260 F.3d 3 (1st Cir. 2001)
UNDERWRITERS AT LLOYD’S, AND THE COX SYNDICATE AT LLOYD’S, PLAINTIFF, APPELLEE,
CARLOS H. LABARCA, DEFENDANT, APPELLANT.
United States Court of Appeals For the First Circuit
Heard May 11, 2001
Decided August 2, 2001
APPEAL FROM THE UNITED STATES DISTRICT COURT FOR THE DISTRICT OF PUERTO RICO [Hon. Jaime Pieras, Jr., U.S. Senior District Judge][Copyrighted Material Omitted]
Carlos J. Quilichini for appellant.
Jose F. Sarraga with whom Jorge L. Arroyo were on brief for appellee.
Before Torruella, Circuit Judge, Campbell and Bownes, Circuit Judges.
Campbell, Senior Circuit Judge.
On June 5, 1999, the M/V GYPSY sank at her slip in San Juan Bay Marina, San Juan, Puerto Rico. Defendant Carlos Labarca, the owner of the GYPSY, filed a claim with the vessel’s insurer, plaintiff Underwriters at Lloyd’s (“Underwriters”). Underwriters denied coverage under the marine insurance policy, asserting that the policy explicitly excluded coverage for two reasons: (1) GYPSY was unseaworthy and her unseaworthy condition caused her to sink, and (2) the loss of the vessel was due to repairs, restoration or remodeling. Underwriters then filed a declaratory judgment action with the district court for the purpose of deciding the rights of the parties under the insurance policy. On Underwriters’ motion for summary judgment, the district court held that, on the undisputed facts, the vessel was unseaworthy at the time she sank and that her unseaworthy condition was the cause of the sinking, thus relieving Underwriters of any obligation under the insurance policy. Labarca appeals.
I. Factual Background
The relevant facts are undisputed.
Underwriters issued a contract of marine insurance to Labarca for his boat, GYPSY, for one hundred seventy thousand dollars. That policy became effective on July 15, 1998 and was up for renewal on July 15, 1999. Under the policy, Underwriters agreed, subject to various terms and conditions, to pay Labarca for “direct physical loss or damage to the Vessel [resulting] from any external cause, including direct physical loss or damage to the Vessel caused by any hidden defect (excluding the cost of repair or replacement of the defective part) . . . .” This promise was limited by the following exclusion: “[W]e will not pay for any damage or loss of the Vessel . . . caused, in whole or in part by . . . [y]our failure to maintain the Vessel in a sound and reasonably fit condition; or loss or damage occurring during or resulting from repairs, restoration or remodeling.” The policy also contained a warranty on the part of the insured owner, Labarca,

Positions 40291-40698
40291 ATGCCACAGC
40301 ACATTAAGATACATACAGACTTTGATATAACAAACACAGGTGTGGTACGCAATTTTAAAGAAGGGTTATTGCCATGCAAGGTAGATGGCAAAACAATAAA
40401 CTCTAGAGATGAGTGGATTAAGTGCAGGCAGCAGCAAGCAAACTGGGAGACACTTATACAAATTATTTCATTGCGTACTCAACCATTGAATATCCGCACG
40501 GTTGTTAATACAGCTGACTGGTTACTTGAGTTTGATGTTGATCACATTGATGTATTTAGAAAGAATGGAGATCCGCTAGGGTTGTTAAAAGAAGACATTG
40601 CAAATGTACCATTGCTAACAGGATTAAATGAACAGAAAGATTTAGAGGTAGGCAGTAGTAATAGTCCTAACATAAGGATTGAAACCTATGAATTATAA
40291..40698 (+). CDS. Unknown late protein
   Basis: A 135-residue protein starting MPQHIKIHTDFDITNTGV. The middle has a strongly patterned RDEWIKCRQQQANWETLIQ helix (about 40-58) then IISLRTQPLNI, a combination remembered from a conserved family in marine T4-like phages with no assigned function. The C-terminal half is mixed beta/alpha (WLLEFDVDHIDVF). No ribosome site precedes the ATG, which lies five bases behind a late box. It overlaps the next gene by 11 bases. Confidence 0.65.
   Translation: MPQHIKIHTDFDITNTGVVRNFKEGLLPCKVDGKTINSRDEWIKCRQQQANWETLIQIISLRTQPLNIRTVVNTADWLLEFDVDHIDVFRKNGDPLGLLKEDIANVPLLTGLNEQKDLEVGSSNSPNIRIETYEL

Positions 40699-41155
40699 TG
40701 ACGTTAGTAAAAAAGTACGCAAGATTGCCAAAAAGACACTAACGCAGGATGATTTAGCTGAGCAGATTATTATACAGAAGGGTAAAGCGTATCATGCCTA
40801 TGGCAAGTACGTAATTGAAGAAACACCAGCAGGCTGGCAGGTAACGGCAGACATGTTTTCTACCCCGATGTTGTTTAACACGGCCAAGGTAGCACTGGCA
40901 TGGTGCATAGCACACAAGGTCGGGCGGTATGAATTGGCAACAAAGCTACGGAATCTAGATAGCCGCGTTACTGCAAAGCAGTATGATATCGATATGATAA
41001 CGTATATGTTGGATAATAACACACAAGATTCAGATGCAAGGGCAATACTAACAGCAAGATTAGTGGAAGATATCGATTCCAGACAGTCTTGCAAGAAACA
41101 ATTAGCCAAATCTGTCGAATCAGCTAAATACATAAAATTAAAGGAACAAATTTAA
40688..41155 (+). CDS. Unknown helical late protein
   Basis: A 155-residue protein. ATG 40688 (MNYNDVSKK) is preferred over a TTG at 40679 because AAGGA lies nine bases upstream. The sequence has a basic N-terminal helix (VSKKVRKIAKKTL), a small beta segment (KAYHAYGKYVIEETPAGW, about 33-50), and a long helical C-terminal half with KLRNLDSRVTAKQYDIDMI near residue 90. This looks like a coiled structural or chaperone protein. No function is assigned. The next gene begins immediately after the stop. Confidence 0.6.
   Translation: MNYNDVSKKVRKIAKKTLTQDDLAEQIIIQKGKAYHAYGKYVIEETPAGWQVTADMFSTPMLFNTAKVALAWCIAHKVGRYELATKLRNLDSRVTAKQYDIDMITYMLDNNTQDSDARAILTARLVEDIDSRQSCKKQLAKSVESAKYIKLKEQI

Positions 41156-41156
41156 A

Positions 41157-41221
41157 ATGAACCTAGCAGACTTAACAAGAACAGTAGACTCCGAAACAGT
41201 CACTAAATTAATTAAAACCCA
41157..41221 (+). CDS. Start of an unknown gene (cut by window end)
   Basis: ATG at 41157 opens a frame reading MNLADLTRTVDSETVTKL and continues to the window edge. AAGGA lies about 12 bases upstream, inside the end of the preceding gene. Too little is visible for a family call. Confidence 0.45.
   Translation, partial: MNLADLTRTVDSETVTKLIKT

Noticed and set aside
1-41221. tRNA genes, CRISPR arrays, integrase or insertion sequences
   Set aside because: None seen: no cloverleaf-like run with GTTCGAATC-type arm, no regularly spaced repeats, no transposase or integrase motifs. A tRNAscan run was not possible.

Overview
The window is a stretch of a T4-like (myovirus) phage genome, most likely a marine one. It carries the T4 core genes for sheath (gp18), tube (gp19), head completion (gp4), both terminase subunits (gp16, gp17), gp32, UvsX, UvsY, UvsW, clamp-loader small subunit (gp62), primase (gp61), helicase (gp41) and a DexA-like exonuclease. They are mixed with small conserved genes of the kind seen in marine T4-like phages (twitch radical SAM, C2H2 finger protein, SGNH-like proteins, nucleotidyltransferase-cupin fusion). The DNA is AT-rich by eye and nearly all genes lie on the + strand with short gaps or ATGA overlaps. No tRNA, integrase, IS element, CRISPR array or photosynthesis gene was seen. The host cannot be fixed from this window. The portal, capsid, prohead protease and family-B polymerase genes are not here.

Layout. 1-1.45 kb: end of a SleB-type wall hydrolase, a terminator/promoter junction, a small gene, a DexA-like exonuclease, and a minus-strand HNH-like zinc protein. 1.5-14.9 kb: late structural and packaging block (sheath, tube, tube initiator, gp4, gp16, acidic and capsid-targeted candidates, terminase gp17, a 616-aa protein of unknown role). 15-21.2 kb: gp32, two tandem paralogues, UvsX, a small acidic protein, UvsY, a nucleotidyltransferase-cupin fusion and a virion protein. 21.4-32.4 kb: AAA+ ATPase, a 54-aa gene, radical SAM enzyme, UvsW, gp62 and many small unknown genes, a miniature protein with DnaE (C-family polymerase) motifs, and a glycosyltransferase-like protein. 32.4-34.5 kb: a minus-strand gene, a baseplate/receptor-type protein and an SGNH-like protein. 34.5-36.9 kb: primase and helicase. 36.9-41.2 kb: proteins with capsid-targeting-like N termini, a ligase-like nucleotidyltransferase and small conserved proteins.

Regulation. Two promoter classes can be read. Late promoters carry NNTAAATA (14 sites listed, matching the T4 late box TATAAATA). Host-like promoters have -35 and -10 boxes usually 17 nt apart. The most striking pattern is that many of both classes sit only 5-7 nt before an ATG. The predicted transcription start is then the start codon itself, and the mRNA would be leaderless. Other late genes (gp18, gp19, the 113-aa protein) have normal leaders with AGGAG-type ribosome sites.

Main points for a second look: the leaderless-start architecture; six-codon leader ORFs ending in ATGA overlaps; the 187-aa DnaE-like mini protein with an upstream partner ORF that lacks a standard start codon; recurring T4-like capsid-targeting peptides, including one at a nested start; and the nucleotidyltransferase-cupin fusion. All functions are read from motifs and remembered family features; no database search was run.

that the Vessel shall be maintained in a seaworthy condition at all times. In the event of a loss or damage affecting the seaworthiness of the Vessel, the Vessel shall be restored to a seaworthy condition as soon as reasonably possible and the Vessel will not be operated pending completion of such repair without Our express written approval.1
Several days before the GYPSY sank at her slip, Labarca and a mechanic, whom he hired, removed two of the four air-conditioning units from the vessel in order to paint the vessel’s interior. All four of the vessel’s air-conditioning units were cooled with raw sea water that was pumped, via a single Oberdorfer brand Model 104M pump, through four individual hoses that ran from the ocean into each unit. When two of the four units were removed, the two hoses that carried sea water to those two units were left unsealed at the ends that would have been attached to the units. The other two air-conditioning units remained installed on-board.